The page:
The words the Holy Spirit prompted David to pen have a richer definition than what I previously shared with you. Check this out…

  • rescue me (v. 1a) also means make me strong and well-armed for battle  
  • …protect me (v. 1b, 5b) envisions a gardener carefully watching over his vineyard to bring the plants to fruitful maturity (like in John 15:1-2)  
  • keep me (v. 4a) can mean “fight for me”  

Sometimes God protects me from violence. Sometimes God protects me through violence. Whatever the case, I can be assured that I will be rescued and He will be glorified. This prayer in Psalm 140 is a prayer for protection so that we can be fruitful for God’s kingdom.

We need to Selah during the evil times we live in and whenever we have to endure wicked attacks. 

  1. Selah to thank God that you have been redeemed from that evil lifestyle by your faith in Jesus, and then pray for your attackers (Matthew 5:44). 
  2. Selah to thank God that He is using even evil people to make you more fruitful, to arm you for battle, and to glorify His name (Mark 13:9). 

If you’ve missed any of the messages in our Selah series, you can check them all out by clicking here. 

►► Would you please prayerfully consider supporting this ministry? My Patreon supporters get behind-the-scenes access to exclusive materials. ◀︎◀︎

Giving Preference To Others

Listen to the podcast of this post by clicking on the player below, and you can also subscribe on AppleSpotify, or Audible.

Be kindly affectionate to one another with brotherly love, in honor giving preference to one another” (Romans 12:10). 

What does it mean to give preference to a friend or loved one? Here are a few suggestions to get the ball rolling. 

Giving preference means I am…

  1. …speaking their “language.” I am a classic Doer, which means my style is, “Ready, Fire! aim.” I need to give grace to those who move a bit slower than me.
  1. …moving at their “speed.” My temperament is highly choleric, so I get fired up quickly and attack situations head-on. I need to give grace to those temperaments that are less emotional and want to handle things more strategically. 
  1. …sensitive to their “fears.” It’s insensitive for me to say, “It’s no big deal” about something that troubles them. Empathy is important so I can see and feel things like they see and feel them. 
  1. …helping them battle their “demons.” Perhaps viewing pornography isn’t a temptation for me, but it may be for someone else. So I need to seek out resources and accountability to help them fight this battle like I was fighting my own battle.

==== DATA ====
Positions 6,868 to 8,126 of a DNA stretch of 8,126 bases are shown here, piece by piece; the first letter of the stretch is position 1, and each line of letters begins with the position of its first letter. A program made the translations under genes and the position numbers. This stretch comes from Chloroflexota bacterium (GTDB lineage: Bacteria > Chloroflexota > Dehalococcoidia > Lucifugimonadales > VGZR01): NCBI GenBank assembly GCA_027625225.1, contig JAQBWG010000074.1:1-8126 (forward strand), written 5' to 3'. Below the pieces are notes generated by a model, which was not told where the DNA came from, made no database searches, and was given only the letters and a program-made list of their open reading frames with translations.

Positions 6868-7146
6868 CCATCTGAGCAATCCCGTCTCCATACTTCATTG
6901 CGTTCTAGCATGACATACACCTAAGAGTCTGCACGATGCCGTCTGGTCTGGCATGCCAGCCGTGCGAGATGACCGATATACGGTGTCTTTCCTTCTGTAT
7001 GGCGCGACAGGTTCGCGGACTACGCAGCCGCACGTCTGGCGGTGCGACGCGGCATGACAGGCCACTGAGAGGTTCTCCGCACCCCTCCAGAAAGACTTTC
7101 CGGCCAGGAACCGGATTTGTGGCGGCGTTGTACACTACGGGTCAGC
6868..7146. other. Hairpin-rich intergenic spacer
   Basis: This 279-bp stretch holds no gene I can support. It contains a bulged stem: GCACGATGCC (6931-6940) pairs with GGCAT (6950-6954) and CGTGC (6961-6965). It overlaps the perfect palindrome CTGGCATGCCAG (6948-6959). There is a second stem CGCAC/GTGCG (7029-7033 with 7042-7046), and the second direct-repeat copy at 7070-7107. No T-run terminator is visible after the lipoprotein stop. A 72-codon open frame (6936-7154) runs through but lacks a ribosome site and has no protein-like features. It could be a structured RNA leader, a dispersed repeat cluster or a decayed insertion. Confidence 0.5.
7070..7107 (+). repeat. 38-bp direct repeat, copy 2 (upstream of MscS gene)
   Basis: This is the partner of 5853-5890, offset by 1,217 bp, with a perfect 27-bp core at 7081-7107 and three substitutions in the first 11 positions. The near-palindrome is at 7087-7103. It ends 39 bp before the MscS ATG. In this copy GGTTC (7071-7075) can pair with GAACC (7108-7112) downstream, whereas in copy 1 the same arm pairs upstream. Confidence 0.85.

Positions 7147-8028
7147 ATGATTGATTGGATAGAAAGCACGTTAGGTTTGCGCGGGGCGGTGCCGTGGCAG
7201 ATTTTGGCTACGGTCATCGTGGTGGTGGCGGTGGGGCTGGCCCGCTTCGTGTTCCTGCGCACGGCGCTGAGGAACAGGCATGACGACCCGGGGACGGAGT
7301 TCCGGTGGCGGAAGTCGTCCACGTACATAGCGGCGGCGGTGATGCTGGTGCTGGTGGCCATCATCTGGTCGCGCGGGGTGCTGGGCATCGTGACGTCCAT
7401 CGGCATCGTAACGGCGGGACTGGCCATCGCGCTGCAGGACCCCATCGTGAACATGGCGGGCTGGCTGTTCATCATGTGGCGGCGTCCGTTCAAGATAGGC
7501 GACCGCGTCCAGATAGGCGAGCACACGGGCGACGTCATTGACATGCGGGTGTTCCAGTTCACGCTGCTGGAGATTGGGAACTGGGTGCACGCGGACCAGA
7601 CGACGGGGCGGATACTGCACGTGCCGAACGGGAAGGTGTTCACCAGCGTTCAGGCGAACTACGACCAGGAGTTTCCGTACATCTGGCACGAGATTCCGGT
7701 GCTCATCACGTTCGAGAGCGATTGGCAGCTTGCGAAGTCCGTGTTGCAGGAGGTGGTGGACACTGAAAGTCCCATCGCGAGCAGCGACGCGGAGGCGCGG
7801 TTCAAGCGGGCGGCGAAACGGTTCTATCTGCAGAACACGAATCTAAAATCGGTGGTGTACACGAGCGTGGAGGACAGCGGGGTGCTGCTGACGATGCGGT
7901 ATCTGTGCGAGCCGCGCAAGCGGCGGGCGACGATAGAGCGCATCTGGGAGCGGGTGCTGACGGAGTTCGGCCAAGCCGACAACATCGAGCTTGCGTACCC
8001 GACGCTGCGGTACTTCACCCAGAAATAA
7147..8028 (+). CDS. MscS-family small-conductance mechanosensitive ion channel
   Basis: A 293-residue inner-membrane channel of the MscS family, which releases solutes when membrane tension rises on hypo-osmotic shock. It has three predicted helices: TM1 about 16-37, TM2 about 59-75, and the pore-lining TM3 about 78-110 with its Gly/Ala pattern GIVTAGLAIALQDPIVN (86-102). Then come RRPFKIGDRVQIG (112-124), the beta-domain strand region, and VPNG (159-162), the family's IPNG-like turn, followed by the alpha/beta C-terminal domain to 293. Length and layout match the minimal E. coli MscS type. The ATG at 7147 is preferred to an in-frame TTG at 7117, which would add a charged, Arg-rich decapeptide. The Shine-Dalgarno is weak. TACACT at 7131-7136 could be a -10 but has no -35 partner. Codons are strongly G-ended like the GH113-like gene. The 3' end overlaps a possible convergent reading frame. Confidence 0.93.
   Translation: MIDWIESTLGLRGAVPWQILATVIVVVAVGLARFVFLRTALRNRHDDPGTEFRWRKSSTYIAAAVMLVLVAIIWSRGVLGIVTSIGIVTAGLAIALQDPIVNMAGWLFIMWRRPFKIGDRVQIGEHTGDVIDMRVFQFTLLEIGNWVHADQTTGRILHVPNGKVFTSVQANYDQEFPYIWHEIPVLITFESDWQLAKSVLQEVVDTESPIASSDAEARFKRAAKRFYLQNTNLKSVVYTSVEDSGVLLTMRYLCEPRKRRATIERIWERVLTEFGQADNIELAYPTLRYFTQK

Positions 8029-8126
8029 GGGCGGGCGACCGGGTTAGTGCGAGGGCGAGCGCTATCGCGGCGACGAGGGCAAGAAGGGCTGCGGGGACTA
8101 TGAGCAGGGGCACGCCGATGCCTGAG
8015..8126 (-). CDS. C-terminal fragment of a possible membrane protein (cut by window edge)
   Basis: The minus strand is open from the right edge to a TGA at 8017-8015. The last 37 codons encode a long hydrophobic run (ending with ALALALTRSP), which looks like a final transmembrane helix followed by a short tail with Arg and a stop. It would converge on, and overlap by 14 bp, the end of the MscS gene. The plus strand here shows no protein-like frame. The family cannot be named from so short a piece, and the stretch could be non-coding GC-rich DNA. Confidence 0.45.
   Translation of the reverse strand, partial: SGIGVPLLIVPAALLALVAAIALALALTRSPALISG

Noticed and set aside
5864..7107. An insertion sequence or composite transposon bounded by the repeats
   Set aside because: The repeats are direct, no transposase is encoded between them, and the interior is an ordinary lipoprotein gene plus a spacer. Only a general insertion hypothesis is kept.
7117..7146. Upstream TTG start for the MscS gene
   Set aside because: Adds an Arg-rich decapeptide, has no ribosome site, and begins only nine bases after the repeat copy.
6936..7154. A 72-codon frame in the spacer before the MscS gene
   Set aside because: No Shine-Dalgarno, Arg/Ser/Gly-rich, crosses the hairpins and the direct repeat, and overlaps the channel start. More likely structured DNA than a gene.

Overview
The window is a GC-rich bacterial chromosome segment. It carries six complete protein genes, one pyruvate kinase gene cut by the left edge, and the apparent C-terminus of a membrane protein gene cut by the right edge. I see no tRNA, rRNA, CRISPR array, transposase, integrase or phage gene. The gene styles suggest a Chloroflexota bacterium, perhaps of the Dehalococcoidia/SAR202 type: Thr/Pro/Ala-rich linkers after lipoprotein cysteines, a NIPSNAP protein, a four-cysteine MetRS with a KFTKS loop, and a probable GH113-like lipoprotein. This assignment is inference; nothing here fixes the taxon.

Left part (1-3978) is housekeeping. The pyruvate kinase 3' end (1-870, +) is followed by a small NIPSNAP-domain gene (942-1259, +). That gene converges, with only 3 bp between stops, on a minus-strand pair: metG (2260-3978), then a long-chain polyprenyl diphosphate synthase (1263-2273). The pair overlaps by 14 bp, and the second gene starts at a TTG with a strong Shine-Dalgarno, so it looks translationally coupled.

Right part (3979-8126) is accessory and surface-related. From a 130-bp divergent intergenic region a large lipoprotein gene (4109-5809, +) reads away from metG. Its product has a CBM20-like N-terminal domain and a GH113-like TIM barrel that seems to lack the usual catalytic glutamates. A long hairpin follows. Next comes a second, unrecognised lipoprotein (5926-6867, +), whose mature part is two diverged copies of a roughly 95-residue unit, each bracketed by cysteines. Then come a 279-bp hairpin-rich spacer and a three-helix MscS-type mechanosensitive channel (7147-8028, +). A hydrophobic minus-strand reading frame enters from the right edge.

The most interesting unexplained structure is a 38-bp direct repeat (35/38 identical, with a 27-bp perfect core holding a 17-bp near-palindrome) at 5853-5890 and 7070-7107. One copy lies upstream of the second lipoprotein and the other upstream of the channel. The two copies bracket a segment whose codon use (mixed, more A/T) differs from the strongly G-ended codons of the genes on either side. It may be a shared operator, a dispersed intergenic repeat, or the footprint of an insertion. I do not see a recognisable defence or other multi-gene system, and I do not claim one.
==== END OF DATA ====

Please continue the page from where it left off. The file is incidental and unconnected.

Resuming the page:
1. …avoiding their “stumbling blocks.” Perhaps I can watch certain genres of movies without compromising my Christian testimony, but it may cause my brother or sister a lot of grief. If I am going to prefer them in love, I will avoid talking about those movies in their presence, and I certainly won’t try to get them to “lighten up” to see things my way. 

Agape love is never selfish—it doesn’t want “my way” but it wants others to be edified. So, ultimately, what it means to give preference to another is to only promote those things that will build them up. Remember: saints is always plural in the New Testament, so we must build each other up to bring out the saintliness in all of us. 

►► Would you please prayerfully consider supporting this ministry? My Patreon supporters get behind-the-scenes access to exclusive materials. ◀︎◀︎

Trading Rights For Responsibilities

Listen to the podcast of this post by clicking on the player below, and you can also subscribe on AppleSpotify, or Audible. 

“When you become a leader, you lose the right to think about yourself.” —Gerald Brooks 

Sadly, I encounter far too many “leaders” (at least they are leaders in title only) who think being a leader means they have more rights. It might be the right to a better parking place, or to be first in line, or to ignore some of the rules that others have to follow. 

That certainly wasn’t the attitude of the apostle Paul in 1 Corinthians 9, a chapter which the NIV gives the heading ‘Paul Gives Up His Rights’:

Since we have planted spiritual seed among you, aren’t we entitled to a harvest of physical food and drink? If you support others who preach to you, shouldn’t we have an even greater right to be supported? But we have never used this right. We would rather put up with anything than be an obstacle to the Good News about Christ. (1 Corinthians 9:11-12 NLT) 

Paul said the natural thing was for those in leadership to feel entitled to certain rights, but the spiritual thing is to turn those rights into responsibilities toward the people around us. 

Spiritual leadership is not about gaining more rights, it’s about fulfilling God-given responsibilities. In fact, the higher you progress in a leadership role, the fewer rights you have. Godly servant leaders gladly trade rights for responsibilities. 

A mark of a godly leader is one who has stopped demanding his “rights.”

To trade our rights for responsibilities is a sacrifice. But I don’t mean a sacrifice that comes with a “Woe is me!” feeling. God will only ask us to sacrifice what is holding us back. God wants to use His leaders to minister to His people. He will not give us a larger position if we are only going to use that for our own benefit.

Consider the rights Jesus had because He was fully God. Yet He made the ultimate rights-for-responsibilities sacrifice by going to the Cross in our place. “The Son of Man did not come to be served, but to serve, and to give His life as a ransom for many” (Mark 10:45). 

Leaders, I encourage you to ask the Holy Spirit to show you where you may be clinging to your rights, and how you can exchange those rights for responsibilities to the people God has placed under your care.

This is part 65 in my series on godly leadership. You can check out all of my posts in this series by clicking here. 

►► Would you please prayerfully consider supporting this ministry? My Patreon supporters get behind-the-scenes access to exclusive materials. ◀︎◀︎

%d bloggers like this: